Samuel Palmer 1805-1881: Vision and Landscape (英語) ペーパーバック – 2006/5/1
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Palmer began his career as an artist at an early age. He first exhibited at the Royal Academy at the age of fourteen (one of his sketchbooks from this time is in the British Museum's collection). In 1824, he met William Blake whose influence helped confirm his visionary approach to art. Palmer retreated into rural isolation in the village of Shoreham, Kent, his own 'Valley of Vision'. Here he produced his most distinctive work, and gathered around him a group of artists (including Edward Calvert and George Richmond) known as 'the Ancients'. He married in 1837, and on his two-year honeymoon in Italy, his style turned to intensely coloured watercolours, with an obvious spiritual connection to his subjects. The striking watercolour A Cornfield by Moonlight with the Evening Star is one of his finest works from the Shoreham period and was acquired by the British Museum in 1985 after a public appeal. Samuel Palmer was active during the great flowering of British landscape painting in the first half of the nineteenth century. His work influenced many artists of the twentieth century, including Graham Sutherland and Eric Ravilious. audience to rediscover his beautiful, moving and popular works.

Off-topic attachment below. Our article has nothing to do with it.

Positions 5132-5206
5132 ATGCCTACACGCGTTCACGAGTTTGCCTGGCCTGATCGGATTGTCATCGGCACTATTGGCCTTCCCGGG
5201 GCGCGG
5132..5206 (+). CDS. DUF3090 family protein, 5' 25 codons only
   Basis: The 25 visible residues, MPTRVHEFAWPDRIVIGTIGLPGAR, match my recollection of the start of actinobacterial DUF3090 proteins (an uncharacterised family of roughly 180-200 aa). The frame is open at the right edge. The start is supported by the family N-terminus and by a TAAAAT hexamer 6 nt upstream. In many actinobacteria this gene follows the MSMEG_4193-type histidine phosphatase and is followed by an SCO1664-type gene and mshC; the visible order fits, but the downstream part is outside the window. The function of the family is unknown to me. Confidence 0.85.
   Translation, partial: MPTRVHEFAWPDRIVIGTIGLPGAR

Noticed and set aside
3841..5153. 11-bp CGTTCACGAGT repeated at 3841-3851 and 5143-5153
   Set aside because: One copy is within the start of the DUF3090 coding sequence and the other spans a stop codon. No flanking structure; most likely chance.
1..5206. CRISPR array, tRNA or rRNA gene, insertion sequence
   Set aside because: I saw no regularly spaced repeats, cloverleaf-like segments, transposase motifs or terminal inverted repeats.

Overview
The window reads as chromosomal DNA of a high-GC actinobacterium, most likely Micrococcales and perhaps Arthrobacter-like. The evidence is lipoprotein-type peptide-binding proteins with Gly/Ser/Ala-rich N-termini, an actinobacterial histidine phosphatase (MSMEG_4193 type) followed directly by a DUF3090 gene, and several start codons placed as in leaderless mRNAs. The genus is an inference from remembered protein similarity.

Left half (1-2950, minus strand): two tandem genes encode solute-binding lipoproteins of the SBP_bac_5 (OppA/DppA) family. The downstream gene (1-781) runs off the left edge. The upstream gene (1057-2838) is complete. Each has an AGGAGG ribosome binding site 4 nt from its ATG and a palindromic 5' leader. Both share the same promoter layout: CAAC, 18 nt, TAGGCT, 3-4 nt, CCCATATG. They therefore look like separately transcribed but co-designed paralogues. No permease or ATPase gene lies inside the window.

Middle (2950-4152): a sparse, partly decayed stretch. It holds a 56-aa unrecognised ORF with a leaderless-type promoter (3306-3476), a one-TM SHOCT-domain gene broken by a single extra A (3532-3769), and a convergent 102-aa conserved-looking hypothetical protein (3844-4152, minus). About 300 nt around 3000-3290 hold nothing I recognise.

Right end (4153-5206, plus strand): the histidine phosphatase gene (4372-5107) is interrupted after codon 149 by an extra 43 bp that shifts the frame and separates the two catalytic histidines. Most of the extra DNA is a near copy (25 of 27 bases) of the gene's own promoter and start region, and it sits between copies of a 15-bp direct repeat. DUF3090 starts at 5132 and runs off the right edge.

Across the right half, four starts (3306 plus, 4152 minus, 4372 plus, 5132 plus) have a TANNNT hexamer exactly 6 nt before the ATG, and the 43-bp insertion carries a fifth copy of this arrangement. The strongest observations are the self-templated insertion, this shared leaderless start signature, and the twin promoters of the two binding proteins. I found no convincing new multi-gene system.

William Vaughan is Professor of the History of Art at Birkbeck College, London. After studying at the Ruskin School of Art in Oxford and the Courtauld Institute, London, he became an Assistant Keeper at the Tate Gallery, London. In 1972 he was appointed as lecturer at University College, London, until he took up the professorship at Birkbeck. He is the author of numerous articles and books on eighteenth- and nineteenth-century painting, including Romanticism and Art (2nd edition, 1994). In 1998 he was chosen to deliver the Paul Mellon Lectures at the National Gallery, London, on the subject of British Painting. Professor Vaughan is married with two children.
I will never understand why publishers do this: choose a reasonably large format for a book because of the visual basis of the subject and then fill up most of the pages with text, so that the images are reduced and are crowded round with it: it shows a complete lack of understanding of how images work.
This is especially annoying as I'm sure most people who might buy this book would be interested primarily in the images of Samuel Palmer, not the thoughts of various art historians.
There are about a ten or so images which show how the book might have been presented, but only two details which use the full page (and even these are only used to divide the book into sections and so have 'Part One' and 'Part Two' spread across them).
I was hoping for a book which might replace my Raymond Lister book on Palmer, which is smaller but grants a full page to each image, and so allows it to breathe. But this new book has been a bit of a disappointment.
So, still worth getting, but sadly not as good as it might have been.